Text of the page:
After over a decade as a faithful servant in the dream factory, Power took a break from acting during the war and enlisted as a regular army private in 1942 — eschewing any number of cushy positions available because of his celebrity — and was honorably discharged as a first lieutenant in 1945. It was his wartime experiences that contributed heavily to Power’s (and the country’s) hunger for darker, more substantial roles. As Jeanine Basinger explains in her book The Star Machine (Knopf, 2007), “For nearly three years (Power) hadn’t been a movie star. He had lived and worked among non-show business people. He had a new sense of the world and of himself. He wanted to enact a more realistic kind of man.”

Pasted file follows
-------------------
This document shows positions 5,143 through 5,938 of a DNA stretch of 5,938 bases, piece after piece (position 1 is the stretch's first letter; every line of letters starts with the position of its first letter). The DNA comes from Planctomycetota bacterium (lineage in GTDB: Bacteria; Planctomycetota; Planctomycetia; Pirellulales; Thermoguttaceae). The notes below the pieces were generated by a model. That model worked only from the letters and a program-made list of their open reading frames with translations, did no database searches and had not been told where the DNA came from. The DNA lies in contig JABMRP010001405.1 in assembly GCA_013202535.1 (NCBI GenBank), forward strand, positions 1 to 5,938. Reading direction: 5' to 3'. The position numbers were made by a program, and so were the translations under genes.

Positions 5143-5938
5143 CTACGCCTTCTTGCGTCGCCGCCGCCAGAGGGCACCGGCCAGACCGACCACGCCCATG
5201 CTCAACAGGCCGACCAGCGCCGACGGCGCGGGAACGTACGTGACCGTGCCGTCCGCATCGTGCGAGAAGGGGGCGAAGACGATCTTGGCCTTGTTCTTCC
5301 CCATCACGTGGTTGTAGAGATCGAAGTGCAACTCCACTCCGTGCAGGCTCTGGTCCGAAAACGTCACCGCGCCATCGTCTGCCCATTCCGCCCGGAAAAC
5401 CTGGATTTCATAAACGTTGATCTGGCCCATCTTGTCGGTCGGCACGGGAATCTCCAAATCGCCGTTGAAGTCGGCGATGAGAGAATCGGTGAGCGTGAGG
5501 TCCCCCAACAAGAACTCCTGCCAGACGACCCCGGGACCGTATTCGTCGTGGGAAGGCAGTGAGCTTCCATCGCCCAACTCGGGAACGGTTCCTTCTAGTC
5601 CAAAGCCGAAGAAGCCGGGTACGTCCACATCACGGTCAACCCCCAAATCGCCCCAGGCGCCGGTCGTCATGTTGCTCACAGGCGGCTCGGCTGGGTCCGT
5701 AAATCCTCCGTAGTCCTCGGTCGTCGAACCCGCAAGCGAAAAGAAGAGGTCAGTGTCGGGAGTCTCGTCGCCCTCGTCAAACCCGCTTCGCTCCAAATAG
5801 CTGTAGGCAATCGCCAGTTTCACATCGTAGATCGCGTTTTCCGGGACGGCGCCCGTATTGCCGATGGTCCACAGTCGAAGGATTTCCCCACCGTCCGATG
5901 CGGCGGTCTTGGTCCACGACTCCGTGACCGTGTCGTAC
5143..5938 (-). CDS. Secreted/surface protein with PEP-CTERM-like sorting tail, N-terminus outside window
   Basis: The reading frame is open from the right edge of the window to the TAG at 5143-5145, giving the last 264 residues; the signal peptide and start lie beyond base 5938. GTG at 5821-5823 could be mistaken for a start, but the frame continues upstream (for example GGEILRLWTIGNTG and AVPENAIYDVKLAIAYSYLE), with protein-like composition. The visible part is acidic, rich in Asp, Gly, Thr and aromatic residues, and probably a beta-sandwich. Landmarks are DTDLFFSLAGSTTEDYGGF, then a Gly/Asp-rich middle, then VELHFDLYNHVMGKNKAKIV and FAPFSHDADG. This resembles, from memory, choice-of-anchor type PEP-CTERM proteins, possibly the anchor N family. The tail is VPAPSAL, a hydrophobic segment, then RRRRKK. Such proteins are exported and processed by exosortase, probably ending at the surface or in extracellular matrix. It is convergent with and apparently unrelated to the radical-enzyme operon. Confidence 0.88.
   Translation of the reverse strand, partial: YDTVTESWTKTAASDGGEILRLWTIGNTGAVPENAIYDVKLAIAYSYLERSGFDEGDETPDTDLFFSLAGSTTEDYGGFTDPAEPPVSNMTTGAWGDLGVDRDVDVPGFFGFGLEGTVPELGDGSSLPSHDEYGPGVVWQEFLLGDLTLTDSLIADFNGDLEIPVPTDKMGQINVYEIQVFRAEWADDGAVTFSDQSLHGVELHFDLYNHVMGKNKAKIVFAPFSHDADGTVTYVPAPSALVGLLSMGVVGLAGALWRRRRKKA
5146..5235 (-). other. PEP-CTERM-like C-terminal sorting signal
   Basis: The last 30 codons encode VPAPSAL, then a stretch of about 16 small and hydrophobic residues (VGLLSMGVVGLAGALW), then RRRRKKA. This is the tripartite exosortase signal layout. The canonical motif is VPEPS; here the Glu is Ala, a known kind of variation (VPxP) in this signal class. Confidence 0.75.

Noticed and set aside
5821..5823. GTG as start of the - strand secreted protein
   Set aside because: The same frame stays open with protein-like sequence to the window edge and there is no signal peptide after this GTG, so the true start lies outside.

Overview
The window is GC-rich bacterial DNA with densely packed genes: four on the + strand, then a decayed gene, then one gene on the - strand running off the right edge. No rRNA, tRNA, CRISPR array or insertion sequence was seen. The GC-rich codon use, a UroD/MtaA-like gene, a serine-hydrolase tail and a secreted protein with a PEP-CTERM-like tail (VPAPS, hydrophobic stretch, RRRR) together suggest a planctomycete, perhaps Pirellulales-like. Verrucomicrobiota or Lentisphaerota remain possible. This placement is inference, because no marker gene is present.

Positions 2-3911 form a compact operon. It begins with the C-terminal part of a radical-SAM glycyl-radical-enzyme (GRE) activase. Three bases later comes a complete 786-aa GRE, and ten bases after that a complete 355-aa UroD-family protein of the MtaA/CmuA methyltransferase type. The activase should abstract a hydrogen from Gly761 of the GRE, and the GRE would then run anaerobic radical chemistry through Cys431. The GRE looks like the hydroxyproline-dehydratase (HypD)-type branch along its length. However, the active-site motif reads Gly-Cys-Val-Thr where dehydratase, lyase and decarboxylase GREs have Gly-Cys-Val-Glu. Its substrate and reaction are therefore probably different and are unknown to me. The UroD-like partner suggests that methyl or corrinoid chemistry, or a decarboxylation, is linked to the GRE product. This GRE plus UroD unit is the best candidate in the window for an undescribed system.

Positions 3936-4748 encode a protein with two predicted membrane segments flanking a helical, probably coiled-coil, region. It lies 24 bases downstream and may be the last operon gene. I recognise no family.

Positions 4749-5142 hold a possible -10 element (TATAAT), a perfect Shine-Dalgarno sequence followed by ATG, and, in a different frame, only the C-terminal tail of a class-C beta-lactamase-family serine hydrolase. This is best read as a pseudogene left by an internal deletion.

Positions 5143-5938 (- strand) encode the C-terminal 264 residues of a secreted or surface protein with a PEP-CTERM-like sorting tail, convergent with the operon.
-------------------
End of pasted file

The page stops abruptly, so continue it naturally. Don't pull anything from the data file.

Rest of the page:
The Razor’s Edge had been a pet project of famed producer Darryl Zanuck’s that had been in development since W. Somerset Maugham’s publication of the novel in 1944. Anticipating his return to the screen, Power earmarked the leading role for himself and asked Zanuck to hold production until he was available. The focus of The Razor’s Edge is Power’s character Larry Darrell, an orphan from Chicago who comes of age while serving in World War I and returns to the Midwest a changed young man. As he describes his wartime experiences to his fiancée Isabel (Gene Tierney), he speaks of a fellow soldier, one who died in Larry’s place during the last days of the war. Larry can’t come to grips with the pointlessness of this boy’s death, one that occurred to save his own life. Now home, Larry examines that very life stretched out before him: marriage to Isabel, a job at a stockbroker’s office, a few children, a home on Michigan Avenue. These activities now seem just as meaningless as that soldier’s death. Larry begs off his engagement with Isabel, determined to spend some time in Europe “finding himself.” As the story progresses, the purported season-or-two becomes an open-ended spiritual quest for Larry. Determined to find a deeper meaning to existence, he journeys around the world: first working in coal mines in England, then studying art in France, and finally attaining a modicum of enlightenment while studying with a guru in India.